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Saint Martin

St. Martin’s Day (Féill Mhartainn), also known as the Feast of St. Martin or Martinmas, is a time for feasting and celebrations usually held in November on the 11th day. In some countries celebrations would begin at the eleventh minute of the eleventh hour of this eleventh day of the eleventh month. Bonfires are built and children would carry lanterns after dark singing songs for which they were rewarded with candy.

Martin was born around 316 of pagan parents. His father was a Roman Military officer in Pavia, Italy. At the age of fifteen Martin joined the Roman Army and was sent to Amiens. On a winter day while traveling on horseback in a snowstorm he saw a poor beggar at the gate of the city of Amiens. Martin had no money to give, but he divided his cloak in half and gave half to the poor beggar.

In a dream that night, Martin saw Jesus wearing the half-cloak. He had for some time considered becoming a Christian, and this ended his wavering and he was promptly baptized. At around 20 years of age Martin helped in repelling the Teutons who invaded Gaul. After receiving his reward from Emperor Julian, he asked to be released from the army, saying: “Hitherto I have faithfully served Caesar. Let me now serve Christ.”

The Feast coincides not only with the end of the Octave of All Souls, but with harvest time, the time when newly-produced wine and mead (beer) is ready for drinking, and the end of winter preparations, including the butchering of animals for meat and feasting.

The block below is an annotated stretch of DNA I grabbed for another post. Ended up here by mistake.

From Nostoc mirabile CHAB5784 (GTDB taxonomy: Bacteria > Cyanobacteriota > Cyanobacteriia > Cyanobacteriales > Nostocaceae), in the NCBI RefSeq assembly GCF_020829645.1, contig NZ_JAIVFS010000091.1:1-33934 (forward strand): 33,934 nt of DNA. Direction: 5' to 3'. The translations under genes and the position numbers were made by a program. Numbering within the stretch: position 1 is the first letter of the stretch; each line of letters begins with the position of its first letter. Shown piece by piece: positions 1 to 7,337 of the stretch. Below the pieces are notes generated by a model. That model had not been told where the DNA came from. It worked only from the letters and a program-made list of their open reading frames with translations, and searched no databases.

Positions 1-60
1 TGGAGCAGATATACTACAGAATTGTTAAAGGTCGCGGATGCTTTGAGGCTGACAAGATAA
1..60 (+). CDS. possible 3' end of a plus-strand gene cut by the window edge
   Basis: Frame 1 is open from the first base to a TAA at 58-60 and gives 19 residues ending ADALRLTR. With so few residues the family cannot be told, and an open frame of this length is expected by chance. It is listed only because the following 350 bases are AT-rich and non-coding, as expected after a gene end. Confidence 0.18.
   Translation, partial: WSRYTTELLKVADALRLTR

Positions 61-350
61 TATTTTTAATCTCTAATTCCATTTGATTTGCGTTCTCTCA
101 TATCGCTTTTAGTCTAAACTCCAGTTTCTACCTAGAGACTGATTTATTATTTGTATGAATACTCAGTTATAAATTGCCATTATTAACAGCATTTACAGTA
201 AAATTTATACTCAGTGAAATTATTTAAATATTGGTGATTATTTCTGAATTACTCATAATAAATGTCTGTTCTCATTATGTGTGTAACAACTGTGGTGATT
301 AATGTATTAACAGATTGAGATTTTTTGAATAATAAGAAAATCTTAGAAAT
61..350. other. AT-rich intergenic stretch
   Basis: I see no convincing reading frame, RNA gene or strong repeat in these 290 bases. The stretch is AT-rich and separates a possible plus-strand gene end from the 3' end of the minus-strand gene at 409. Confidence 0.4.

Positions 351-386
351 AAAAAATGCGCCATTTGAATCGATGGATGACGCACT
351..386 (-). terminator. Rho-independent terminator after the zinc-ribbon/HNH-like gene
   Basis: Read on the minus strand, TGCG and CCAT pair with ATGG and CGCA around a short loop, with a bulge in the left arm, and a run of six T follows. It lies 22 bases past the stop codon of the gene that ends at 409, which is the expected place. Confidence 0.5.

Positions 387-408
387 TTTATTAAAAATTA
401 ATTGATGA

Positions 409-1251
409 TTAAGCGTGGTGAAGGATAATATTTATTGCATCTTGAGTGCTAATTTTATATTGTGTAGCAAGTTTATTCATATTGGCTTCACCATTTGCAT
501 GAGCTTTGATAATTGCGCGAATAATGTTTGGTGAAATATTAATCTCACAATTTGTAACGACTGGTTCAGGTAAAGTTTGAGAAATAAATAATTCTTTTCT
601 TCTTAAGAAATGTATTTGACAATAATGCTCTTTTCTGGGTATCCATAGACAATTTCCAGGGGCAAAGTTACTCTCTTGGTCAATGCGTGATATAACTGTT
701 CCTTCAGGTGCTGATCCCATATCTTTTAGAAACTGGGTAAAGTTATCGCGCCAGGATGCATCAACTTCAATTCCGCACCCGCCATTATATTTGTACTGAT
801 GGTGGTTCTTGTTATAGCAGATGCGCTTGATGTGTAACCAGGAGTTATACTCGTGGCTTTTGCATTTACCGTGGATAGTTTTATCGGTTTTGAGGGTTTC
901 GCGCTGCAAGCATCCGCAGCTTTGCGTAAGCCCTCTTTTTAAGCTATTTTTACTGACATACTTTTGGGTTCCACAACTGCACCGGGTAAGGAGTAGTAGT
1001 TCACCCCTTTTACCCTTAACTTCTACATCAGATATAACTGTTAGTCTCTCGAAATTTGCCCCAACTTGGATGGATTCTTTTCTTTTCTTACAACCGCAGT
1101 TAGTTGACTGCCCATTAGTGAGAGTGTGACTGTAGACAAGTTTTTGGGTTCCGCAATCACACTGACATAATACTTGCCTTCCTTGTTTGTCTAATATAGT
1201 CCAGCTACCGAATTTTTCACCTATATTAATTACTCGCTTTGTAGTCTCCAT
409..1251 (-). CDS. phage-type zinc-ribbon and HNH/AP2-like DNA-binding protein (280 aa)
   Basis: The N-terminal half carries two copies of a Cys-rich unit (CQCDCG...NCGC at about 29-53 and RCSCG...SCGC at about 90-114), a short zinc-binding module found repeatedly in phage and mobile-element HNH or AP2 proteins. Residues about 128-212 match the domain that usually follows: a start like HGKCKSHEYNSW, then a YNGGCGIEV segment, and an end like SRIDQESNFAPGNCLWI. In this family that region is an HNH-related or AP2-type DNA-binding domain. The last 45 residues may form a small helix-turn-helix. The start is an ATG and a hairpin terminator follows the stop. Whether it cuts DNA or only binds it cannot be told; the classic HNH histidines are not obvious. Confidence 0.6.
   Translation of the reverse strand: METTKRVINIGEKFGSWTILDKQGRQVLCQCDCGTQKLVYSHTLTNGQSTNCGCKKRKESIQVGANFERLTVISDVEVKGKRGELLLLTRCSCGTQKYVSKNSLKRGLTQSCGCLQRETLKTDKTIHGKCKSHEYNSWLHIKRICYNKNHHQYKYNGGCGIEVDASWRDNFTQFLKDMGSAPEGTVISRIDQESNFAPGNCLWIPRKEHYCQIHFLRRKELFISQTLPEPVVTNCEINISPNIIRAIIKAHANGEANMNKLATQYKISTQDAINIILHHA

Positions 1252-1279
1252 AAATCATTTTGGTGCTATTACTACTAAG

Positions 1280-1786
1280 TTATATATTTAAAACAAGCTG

It is said that one can predict what sort of Winter one will have by the conditions of St. Martin’s Day: “If the geese at Martin’s Day stand on ice, they will walk in mud at Christmas.” The festival of St. Martin is the season when the new wines of the year are drawn from the lees and tasted, when cattle are killed for winter food, and fat geese are in their prime, and is held as a feast-day over most parts of Christendom. An old English saying is “His Martinmas will come as it does to every hog,” meaning “he will get his comeuppance” or “everyone must die”.

At Inverness, considered the capitol of the Highlands of Scotland, ancient fairs and festivals were institutions pertaining to the Gaelic nations of Britain, Ireland and Scotland. It is difficult even to guess how far back these ancient festivals take us, but there would be little room to doubt that they had their origin in pre-Christian times and were of great importance on a local and national level.

The Martinmas festival was held in Inverness from ancient times and two local poets who flourished during most of the nineteenth century thought this annual event worthy of their muse.

“When Scotia’s hills with winter keen
Hae got their snawy suit on,
And bleak November hirples in
To gie puir folk their cloutin,
Bare sauls like me feel cauld, I ween,
When wintry storms are spouting;
Come, Muse, we'll seek some couthie ben,
And sing o'Clachnacuddin
On sic a day."

and another poet wrote:

"When cauld November's wind blaws chill,
And Sleety showers are fallin' --
When sonsy stacks the cornyards fill,
And fires warni ilka dwellin';
'Tis then the Fair, I mean to sing,
Is held in Nessia's Borough --,
Where Kintra wives their Kebbucks bring,
Laid out in order thorough,
An' gude this day."